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Will there be an Election in 2024? NDP hold all the cards on that decision!

What we know is that the NDP alliance is currently holding the Federal Liberals in government.  The minority remains intact as long as the leader of the NDP, Jagmeet Singh, remains compliant with the existing alliance. 

History has shown us that minority governments typically last for no longer than two years.  Our last election was September 20, 2021 and we’ve just slightly crossed that two year mark.

On October 13th, 2023, the largest gathering of NDP members, in over three years, was held.  The braintrust of the NDP, Anne McGrath, National Director for the NDP provided a direct message when asked “are you in election mode?”. Her response was simple:

“We’re definitely in election mode, we’re nominating candidates, we’re raising money, we’re knocking on doors, we’re getting ready!”

Singh remains the Overwhelming Popular Leader of the NDP

Singh won the support of 81 per cent of delegates who voted not to hold a leadership convention.  That's down slightly from his previous votes.

  • In 2018, 90.7 per cent of delegates voted against triggering a leadership race.
  • In 2021, 87 per cent of party delegates voted against a leadership convention.

So the next question to ask is what calculations have the NDP made that they are gearing themselves up for a Spring/Summer or Fall of 2024 election?

Polling - specifically seat projects todays state the following:

Who are the NDP targeting with their Campaign: the Liberals or Conservatives?

Leadership in the NDP party absolutely believe that the Liberals will sink even lower in the next election than their existing seat projection.  They see the seeds of change happening, people want everything but the existing government.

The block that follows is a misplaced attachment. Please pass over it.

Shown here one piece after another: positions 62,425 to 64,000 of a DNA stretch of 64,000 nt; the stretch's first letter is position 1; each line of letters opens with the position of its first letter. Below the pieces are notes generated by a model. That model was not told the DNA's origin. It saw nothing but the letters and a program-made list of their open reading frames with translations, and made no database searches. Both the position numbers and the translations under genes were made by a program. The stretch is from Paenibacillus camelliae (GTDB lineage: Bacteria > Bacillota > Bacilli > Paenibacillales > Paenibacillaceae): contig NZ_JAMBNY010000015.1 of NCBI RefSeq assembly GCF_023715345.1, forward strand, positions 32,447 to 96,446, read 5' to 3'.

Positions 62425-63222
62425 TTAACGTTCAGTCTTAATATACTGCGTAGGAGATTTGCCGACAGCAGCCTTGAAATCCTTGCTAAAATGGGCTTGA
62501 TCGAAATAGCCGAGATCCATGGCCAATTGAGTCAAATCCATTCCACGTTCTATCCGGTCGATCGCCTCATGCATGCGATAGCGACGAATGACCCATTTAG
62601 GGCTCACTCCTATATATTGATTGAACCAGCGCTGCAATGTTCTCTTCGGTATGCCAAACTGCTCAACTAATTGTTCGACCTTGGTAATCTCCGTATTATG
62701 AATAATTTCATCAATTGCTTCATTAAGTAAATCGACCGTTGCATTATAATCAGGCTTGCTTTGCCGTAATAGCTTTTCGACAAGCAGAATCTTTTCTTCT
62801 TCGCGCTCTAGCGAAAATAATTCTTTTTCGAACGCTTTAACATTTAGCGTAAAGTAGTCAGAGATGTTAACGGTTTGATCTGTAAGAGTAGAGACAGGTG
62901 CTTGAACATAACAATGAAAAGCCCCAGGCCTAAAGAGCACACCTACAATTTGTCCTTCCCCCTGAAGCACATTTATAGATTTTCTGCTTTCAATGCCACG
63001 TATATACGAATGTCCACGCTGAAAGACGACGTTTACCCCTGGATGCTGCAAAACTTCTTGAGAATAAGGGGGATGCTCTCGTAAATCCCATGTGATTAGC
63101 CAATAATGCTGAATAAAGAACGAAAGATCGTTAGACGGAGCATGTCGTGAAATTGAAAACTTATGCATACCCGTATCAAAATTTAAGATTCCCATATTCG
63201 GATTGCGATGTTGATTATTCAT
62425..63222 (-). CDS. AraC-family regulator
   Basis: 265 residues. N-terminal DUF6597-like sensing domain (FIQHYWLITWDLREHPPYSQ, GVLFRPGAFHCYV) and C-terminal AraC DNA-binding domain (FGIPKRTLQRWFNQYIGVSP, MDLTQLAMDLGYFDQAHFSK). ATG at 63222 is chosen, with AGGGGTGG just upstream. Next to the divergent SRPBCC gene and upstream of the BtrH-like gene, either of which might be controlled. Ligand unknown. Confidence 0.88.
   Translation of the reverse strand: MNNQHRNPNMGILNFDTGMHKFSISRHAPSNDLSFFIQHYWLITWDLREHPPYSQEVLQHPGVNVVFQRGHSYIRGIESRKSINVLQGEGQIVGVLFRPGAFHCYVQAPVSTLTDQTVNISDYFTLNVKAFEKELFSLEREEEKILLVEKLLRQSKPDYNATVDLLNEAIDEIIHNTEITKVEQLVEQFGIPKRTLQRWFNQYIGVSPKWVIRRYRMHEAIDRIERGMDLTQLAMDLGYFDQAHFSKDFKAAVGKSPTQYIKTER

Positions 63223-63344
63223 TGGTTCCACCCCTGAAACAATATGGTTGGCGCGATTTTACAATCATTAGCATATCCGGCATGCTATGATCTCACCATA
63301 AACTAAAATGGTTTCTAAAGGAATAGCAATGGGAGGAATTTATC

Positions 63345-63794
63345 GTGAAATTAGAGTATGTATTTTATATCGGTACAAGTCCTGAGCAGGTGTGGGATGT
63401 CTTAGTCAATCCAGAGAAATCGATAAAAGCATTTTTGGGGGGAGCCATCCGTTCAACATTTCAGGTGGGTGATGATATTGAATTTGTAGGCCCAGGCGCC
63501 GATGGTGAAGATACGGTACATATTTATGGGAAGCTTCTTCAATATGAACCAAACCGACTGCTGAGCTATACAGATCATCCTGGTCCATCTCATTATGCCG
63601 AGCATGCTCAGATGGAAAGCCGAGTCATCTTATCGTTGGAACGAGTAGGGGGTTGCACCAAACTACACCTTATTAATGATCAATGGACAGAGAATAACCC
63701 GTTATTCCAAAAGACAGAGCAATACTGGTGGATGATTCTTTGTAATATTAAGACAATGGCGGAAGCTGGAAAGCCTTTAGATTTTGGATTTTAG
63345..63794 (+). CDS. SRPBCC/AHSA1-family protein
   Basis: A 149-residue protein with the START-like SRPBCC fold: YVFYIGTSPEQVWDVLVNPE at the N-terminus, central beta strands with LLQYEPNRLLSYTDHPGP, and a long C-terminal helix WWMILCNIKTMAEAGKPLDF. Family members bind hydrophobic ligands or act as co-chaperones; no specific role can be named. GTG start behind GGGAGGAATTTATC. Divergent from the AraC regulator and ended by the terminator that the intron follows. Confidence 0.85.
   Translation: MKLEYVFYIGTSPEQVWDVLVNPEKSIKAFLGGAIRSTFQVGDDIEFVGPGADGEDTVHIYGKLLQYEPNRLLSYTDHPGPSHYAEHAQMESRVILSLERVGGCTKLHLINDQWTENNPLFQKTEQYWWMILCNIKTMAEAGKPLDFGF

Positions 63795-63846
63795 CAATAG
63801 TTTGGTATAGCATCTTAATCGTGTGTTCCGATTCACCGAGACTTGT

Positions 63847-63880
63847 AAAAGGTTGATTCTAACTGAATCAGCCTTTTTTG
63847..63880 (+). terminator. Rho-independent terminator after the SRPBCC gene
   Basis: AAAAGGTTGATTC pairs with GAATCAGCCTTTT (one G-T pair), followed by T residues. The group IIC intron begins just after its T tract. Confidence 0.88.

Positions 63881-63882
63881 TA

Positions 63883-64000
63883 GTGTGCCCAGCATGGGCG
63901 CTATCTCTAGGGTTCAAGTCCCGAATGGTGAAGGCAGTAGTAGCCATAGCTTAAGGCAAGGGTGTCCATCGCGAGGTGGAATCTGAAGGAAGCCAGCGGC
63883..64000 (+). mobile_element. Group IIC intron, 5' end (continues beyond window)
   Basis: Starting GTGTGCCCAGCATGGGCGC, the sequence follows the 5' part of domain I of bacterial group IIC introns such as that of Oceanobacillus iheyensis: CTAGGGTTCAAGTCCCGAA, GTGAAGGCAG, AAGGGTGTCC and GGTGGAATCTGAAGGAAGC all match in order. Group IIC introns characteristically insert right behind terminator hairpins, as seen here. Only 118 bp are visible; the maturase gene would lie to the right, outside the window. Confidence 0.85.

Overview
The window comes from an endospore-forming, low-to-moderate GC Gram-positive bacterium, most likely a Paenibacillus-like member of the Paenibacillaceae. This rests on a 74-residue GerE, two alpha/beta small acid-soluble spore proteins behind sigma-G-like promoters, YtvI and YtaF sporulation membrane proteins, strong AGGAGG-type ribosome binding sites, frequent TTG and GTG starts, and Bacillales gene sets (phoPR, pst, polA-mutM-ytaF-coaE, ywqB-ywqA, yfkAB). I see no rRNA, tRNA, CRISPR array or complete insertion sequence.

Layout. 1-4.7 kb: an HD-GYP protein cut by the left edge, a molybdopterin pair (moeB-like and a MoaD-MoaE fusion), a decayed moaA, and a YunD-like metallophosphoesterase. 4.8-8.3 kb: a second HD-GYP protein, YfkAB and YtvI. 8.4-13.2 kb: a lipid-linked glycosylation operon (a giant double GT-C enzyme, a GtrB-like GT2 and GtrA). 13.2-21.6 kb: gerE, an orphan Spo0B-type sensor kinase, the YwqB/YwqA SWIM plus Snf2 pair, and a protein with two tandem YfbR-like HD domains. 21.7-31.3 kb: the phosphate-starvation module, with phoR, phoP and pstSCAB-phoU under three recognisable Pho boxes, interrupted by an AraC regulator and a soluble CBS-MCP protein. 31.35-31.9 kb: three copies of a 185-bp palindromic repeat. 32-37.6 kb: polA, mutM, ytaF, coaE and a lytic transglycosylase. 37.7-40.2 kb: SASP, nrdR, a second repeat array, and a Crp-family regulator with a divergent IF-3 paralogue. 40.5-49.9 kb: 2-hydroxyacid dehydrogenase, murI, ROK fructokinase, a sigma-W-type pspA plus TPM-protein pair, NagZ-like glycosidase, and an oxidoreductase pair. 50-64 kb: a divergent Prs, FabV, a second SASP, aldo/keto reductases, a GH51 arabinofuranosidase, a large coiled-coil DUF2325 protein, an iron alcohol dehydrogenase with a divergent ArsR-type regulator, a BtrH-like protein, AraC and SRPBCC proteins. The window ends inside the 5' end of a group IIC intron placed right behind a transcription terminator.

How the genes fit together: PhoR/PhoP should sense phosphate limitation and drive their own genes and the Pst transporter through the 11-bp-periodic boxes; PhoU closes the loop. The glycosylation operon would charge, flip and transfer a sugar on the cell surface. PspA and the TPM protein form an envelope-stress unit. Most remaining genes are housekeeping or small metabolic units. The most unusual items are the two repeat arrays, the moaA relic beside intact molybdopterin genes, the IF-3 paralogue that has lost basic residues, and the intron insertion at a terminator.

With that thinking in mind, they have firmly targeted the Conservatives in their next election - not the Liberals.  They are trying the following messaging:

Messaging for NDP is Ready!  Campaign Literature is Complete!

Broadbent drew comparisons between the Great Depression and the COVID-19 pandemic saying both cataclysms offered an opportunity to rebuild social safety systems with government.

“While working within a market-based economy, we must avoid becoming a market-shaped society.  It's the values of social democracy that must serve as our guide.”

  1. Other high priority proposals seek to set up high-speed internet in rural and Indigenous communities.
  1. Implement all 231 recommendations to emerge from the National Inquiry into Missing and Murdered Indigenous Women and Girls in 2019.
  1. Greater equality and a path to the clean jobs future that we need.
  1. Tackle the climate emergency and create good jobs.
  1. Strengthening public health care and expanding it to make sure everyone is covered for the care they need to get and stay healthier longer.
  1. Build the infrastructure they need to thrive, from roads and bridges to community centres, long-term care, child care centres and everything in between.

List of:   Full election promises:

Arming the Troops:

The NDP has nominated about 50 candidates so far and "identified" more than 130 others, some 80 of whom are now being vetted, the party said.

New Democrats have raised $2.6 million this year, a far cry from the $6.8 million raised by the Liberals or the $16.2 million collected by the Conservatives.

Increased fundraising revenue means more campaign workers on the ground, better research and more advertising between elections.


When is the timing right to trigger an election?

This has a simple and short answer: